Well over 12 hours spent out over the Pacific in a Navajo. Looks like a pulse-raising experience, especially as it seems the flight is taking longer than originally planned for. Anyone with any inside scoop as to how much fuel was stuffed into ferry tanks and whatnot?
Jetjeanes From United States of America, joined Oct 2004, 1441 posts, RR: 1
Reply 2, posted (8 years 1 week 16 hours ago) and read 7363 times:
I think i would rather not choose a navaho to cross the pacific. Especially with enough fuel in the ferry tanks im surprised
it would have gotten off the ground for a 12 hr flight. I would think the pilot would have had some hesitation. How did they do it back in the old days put them on ships or what..
Type-Rated From , joined Dec 1969, posts, RR:
Reply 3, posted (8 years 1 week 16 hours ago) and read 7340 times:
If you can make it SFO/OAK-HNL then you can hop anywhere else across the Pacific just by island hopping.
I imagine those pilots will have the sound of those engines in their ears for days to come! That is a long flight!
Or I suppose you could rig up the sort of pee-tube some gliders have - essentially a funnel with a hose leading to the outside, with suction increasing with airspeed. But I would be very nervous about putting my bits anywhere near one of those...
On the scale of balls... I give more credit to the Navajo. Turbines are a bit more reliable than Pistons. Either way, they've both got more than I ever would... you'd never catch me flying in something like that from the mainland to a Pacific island.
This is the new ETOPS 240 qualified Saab 340, right?
Charles A. Lindbergh carried an empty coffee can with him on his famous New York-Paris flight.
Quoting C680 (Reply 9): My preferred jumping off point is MRY - it's the shortest by a mile or two, and the FBOs there are more Hawaii bound aware for GA pilots.
Being totally silly here, pilots can take advantage of MRY's downhill runway 28L, after all the west end of the runway is over 100ft (31m) LOWER than the east end (according to the FAA's PDF http://www.naco.faa.gov/d-tpp/0704/00271AD.PDF).
The only time an aircraft has too much fuel is when it is on fire.
CcrlR From United States of America, joined Aug 2001, 2264 posts, RR: 0
Reply 17, posted (8 years 1 week 3 hours ago) and read 4897 times:
Quoting PapaNovember (Reply 15): Why was their altitude (the Navajo) only 6,000 ft. Wouldn't you want to be much, much higher!?
If it is pressurized, it can. But if it is not then they would have to be at a lower altitude. Any flying around 8,000 to 10,000 feet you need supplemental oxygen to survive at that altitude and you have to make certain that the engine will be able to operate at that altitude. If you check the Saab's flightplan (in the 10th post through the link), they are going to 22,000 feet. The airplane is pressurized and that may be the highest operating ceiling for the turboprop.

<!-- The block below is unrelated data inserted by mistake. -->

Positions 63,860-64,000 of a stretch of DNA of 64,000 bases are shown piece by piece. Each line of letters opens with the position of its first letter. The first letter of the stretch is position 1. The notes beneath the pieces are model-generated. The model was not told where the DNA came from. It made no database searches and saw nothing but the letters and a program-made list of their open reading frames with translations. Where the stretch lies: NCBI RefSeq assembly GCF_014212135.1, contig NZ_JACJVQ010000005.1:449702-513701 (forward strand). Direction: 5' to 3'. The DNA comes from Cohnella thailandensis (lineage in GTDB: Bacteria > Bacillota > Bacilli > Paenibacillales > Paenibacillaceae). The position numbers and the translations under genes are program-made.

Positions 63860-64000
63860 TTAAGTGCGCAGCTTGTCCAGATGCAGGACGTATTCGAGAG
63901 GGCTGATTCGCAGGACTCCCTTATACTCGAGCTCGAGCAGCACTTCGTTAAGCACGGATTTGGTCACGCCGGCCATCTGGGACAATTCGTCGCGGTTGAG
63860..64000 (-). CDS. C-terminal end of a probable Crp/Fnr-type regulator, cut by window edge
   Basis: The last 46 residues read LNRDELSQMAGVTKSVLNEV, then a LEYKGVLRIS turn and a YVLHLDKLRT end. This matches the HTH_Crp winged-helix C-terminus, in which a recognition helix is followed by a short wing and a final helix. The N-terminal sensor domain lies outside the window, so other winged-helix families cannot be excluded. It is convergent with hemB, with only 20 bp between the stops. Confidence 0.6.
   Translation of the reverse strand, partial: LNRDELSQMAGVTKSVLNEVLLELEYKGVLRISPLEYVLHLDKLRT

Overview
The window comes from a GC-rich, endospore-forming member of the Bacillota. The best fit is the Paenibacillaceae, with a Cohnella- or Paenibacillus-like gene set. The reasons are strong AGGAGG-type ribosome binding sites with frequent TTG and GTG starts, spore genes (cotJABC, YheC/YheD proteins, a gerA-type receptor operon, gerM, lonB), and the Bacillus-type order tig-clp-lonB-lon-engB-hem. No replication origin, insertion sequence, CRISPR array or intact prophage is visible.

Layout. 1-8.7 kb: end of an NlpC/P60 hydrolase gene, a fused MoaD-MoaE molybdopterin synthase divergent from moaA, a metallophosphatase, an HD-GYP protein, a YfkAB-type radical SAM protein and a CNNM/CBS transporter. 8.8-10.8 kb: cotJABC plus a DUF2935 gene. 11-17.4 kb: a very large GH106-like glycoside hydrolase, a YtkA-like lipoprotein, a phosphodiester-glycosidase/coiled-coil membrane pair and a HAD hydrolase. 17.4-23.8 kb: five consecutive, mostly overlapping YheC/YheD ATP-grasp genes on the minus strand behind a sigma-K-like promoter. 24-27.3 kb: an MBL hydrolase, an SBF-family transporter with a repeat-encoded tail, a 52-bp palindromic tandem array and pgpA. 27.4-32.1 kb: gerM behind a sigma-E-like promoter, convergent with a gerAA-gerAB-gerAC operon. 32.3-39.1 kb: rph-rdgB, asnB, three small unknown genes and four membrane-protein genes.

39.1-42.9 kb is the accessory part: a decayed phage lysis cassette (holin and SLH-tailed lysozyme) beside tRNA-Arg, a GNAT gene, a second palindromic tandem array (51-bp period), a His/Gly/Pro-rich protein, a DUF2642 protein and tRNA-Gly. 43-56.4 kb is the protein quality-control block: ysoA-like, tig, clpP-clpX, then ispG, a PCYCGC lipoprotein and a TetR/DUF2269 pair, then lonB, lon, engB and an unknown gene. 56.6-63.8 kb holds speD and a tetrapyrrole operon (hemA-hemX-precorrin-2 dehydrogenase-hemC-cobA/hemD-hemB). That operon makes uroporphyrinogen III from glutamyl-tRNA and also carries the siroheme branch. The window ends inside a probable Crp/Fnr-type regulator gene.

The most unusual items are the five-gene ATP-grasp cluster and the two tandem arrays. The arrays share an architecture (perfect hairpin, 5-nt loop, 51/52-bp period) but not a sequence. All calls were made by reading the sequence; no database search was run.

[Edited 2007-07-01 20:41:38]
"He was right, it is a screaming metal deathtrap!"-Cosmo (from the Fairly Oddparents)
FlyUSCG From United States of America, joined Jun 2006, 656 posts, RR: 0
Reply 18, posted (8 years 1 week 3 hours ago) and read 4780 times:
Quoting CcrlR (Reply 17): Any flying around 8,000 to 10,000 feet you need supplemental oxygen to survive
I used to file 10,500 or 11,500 when I did my solo cross countries in a C-172. Granted they were never more than a couple hours at that altitude. But the point is, someone who is used to it can survive there no problem. You're not exactly exerting yourself in such a way that you need all that extra oxygen you'd find at 6,000 feet. And of course we all know what the FAR's say about supplemental O2 in a non-pressurized aircraft: Any flight in excess of 12,500 feet for more than 30 minutes requires the pilots to be on supplemental oxygen. So back to the Navajo, it would have probably been more economical for them to file 10,000 or something around there. Not to mention it gives you extra time should something go wrong.
Flyboyseven From Canada, joined Feb 2007, 905 posts, RR: 1
Reply 23, posted (8 years 6 days 23 hours ago) and read 3046 times:
I read a book about a ferry flight to Hawaii in an Otter. It lasted around 24 hours. There was an airline pilot talking to him on the radio on his way to Honolulu, and on his way back the next day the Otter was still going. There was also only one pilot in the Otter.
As long as the number of take-offs equals the number of landings...you're doing fine.